According to official services, in fact, 55% of EDL bills are not collected as political elites distribute electricity as a free good to their constituents. Furthermore, the EDL maintains a high amount of administrative officials who receive astronomically high salaries. These officials were employed through systems of clientelism and patronage and divert much of the money they earn to their affiliated politician. With this, it is easy to understand how EDL accumulated a massive deficit despite receiving almost $2 billion of support annually from the state treasury to cover electricity losses. With this, it is no surprise that EDL’s cost of electricity energy production is estimated to be the highest in the world while that EDL’s supply covers only two-thirds of a day, at best.


Workers Conditions and Demonstrations

EDL has around 2,300 daily workers who do not receive social security, pension, insurance, or other benefits. These workers are paid $530 monthly, while fully employed government workers, under the protection of labor laws, earn salaries between $1200 and $1300 monthly while also receiving labor benefits. Notably, daily workers are also prohibited from forming unions or striking. Because of this, the only form of representation available to them is through political parties. With this, in order to be promoted or find a better position within the company, daily workers often resort to seeking a wasta, or a connectional “in” from their political representative.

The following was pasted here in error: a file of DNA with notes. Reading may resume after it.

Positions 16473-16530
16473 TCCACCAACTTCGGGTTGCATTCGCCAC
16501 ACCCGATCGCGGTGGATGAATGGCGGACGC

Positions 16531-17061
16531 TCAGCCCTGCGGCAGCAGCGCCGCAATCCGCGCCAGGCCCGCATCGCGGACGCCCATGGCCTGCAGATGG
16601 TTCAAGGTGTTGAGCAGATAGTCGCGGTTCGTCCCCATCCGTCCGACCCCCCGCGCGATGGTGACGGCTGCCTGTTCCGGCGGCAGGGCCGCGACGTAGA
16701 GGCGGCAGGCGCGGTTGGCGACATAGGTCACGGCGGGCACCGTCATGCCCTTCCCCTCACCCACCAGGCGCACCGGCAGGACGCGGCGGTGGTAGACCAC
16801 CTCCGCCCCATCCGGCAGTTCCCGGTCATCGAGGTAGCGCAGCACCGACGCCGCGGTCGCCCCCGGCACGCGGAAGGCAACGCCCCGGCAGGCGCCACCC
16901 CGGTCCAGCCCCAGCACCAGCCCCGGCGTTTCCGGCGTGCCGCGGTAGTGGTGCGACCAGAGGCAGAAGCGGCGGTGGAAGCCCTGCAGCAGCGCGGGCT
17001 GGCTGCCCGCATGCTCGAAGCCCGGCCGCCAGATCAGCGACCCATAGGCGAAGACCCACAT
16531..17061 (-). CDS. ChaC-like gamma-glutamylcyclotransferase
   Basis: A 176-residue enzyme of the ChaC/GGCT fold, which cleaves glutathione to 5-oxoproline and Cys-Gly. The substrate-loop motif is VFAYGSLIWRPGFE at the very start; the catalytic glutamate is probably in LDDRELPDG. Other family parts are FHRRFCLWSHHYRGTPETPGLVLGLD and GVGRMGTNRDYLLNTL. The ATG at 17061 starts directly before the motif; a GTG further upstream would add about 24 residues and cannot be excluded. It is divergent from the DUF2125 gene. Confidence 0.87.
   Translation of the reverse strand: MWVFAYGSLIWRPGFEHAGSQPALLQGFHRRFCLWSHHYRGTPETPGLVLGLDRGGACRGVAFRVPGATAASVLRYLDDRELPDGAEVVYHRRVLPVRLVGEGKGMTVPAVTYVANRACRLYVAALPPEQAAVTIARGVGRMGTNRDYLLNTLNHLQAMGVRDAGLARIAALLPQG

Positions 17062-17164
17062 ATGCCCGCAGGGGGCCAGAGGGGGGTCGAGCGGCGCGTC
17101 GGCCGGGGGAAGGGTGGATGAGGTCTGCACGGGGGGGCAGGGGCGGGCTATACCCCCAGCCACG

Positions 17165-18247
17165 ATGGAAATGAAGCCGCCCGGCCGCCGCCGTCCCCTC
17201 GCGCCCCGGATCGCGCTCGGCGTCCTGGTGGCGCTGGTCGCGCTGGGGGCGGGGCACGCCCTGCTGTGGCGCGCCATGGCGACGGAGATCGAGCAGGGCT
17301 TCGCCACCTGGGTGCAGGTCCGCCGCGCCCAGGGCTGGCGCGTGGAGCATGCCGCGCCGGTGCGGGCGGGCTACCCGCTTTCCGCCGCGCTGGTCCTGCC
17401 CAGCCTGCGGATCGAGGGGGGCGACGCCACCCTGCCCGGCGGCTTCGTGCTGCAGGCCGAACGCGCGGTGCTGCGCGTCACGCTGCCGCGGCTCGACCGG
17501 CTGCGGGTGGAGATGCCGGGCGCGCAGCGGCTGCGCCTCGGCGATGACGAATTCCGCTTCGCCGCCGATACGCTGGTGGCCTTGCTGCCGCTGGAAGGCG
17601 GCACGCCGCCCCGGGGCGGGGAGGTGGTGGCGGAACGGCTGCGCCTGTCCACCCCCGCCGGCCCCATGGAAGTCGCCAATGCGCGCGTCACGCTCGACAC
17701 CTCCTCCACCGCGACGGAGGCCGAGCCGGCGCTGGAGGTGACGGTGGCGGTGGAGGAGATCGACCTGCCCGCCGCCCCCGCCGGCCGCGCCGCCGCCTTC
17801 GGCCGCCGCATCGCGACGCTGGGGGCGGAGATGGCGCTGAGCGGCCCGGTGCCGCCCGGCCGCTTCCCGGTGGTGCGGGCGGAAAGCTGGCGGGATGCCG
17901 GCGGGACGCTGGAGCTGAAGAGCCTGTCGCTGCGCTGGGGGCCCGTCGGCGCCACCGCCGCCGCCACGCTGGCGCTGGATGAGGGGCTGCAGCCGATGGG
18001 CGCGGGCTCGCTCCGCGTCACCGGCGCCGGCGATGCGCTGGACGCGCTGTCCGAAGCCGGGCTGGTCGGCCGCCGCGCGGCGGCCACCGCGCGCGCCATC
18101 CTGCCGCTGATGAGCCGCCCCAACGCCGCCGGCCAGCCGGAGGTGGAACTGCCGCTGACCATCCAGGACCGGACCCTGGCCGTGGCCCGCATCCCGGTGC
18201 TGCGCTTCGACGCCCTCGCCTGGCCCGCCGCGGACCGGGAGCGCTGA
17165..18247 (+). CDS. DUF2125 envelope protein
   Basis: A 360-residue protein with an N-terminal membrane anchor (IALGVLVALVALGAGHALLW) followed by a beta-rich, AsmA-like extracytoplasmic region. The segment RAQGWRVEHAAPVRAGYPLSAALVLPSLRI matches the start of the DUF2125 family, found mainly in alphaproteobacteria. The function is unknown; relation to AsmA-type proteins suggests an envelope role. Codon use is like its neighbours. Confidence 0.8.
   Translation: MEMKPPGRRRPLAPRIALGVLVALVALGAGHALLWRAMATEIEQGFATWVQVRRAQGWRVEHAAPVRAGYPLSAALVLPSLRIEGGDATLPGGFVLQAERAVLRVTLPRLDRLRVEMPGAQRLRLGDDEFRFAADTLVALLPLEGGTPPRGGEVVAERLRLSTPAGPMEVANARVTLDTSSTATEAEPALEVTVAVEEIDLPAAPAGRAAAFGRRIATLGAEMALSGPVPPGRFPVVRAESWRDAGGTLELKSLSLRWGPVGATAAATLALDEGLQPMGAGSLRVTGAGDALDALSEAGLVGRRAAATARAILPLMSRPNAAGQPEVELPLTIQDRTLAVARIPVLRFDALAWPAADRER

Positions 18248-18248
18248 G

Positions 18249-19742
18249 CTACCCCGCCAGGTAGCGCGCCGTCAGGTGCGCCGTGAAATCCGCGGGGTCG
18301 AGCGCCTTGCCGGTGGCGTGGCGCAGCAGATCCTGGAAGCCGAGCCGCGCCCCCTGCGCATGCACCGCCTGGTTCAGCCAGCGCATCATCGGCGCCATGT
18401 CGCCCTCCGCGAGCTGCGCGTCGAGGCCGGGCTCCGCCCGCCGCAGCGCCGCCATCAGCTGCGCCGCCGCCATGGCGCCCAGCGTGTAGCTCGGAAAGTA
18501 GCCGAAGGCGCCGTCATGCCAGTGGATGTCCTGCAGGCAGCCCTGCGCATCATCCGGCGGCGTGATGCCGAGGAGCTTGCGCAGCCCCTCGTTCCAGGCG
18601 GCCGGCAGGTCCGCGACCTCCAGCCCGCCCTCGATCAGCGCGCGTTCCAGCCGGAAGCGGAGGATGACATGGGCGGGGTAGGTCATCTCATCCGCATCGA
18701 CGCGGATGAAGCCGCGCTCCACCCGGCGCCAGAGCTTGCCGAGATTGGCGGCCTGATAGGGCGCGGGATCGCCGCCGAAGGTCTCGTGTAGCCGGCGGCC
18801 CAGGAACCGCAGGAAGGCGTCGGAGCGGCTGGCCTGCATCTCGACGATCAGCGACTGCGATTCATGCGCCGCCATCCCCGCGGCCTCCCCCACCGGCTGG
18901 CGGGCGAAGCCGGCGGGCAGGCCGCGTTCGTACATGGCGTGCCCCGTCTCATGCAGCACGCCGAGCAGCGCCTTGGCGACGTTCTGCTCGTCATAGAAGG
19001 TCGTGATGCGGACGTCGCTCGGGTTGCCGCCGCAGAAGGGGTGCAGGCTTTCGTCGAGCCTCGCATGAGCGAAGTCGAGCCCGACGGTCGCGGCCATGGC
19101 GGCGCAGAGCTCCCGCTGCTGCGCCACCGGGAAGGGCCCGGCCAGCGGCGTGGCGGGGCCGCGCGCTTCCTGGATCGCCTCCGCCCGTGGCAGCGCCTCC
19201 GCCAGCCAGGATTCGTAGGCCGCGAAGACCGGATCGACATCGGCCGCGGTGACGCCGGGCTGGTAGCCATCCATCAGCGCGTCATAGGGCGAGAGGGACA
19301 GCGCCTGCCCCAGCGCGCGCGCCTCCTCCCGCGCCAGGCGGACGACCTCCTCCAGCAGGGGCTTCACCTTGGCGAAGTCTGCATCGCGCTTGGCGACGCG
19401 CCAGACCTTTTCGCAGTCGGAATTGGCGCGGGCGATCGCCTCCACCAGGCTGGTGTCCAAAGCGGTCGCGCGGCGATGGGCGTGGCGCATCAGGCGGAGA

Despite discrepancies in treatment, daily workers have endured these poor working conditions for decades, citing their need for continuous work in Lebanon. This is so since even though EDL has rarely offered its daily workers full employment, the company does provide them with a source of constant employment; while daily workers contracts are short term, the continuity of work is not.

In 2011, to ensure the continuity of work without holding legal responsibility for the workers, including providing labor benefits ensured through the Lebanese labor laws, the EDL hired three private subcontractors. By doing so, the EDL was able to evade providing its workers with benefits such as health insurance, vacation time and paid transportation fees, among others. The subcontractors, namely KVA, BUS, and NEUC, then cycled daily workers every three months between one another, keeping them on probation and threatening mass layoffs by employing only the daily workers they needed. Studies at the time showed that only 30% of the workers were needed by the private Companies, however, meaning that 70% of the workers would become unemployed within three months.

As a result, the workers organized and elected a daily workers’ committee (DWC) to investigate whether their service at EDL earned them benefits in their current working conditions, or some other form of compensation. However, although stakeholders such as the EDL and the private subcontractors were questioned regarding daily workers’ fate, the workers received no answers. On May 2, 2012, the DWC commenced a strike against privatisation and for full time employment with benefits. The strike lasted for 94 days, the longest labor strike in Lebanese history. The strikes were immensely important as they crossed sectarian lines and united workers from different backgrounds and political parties.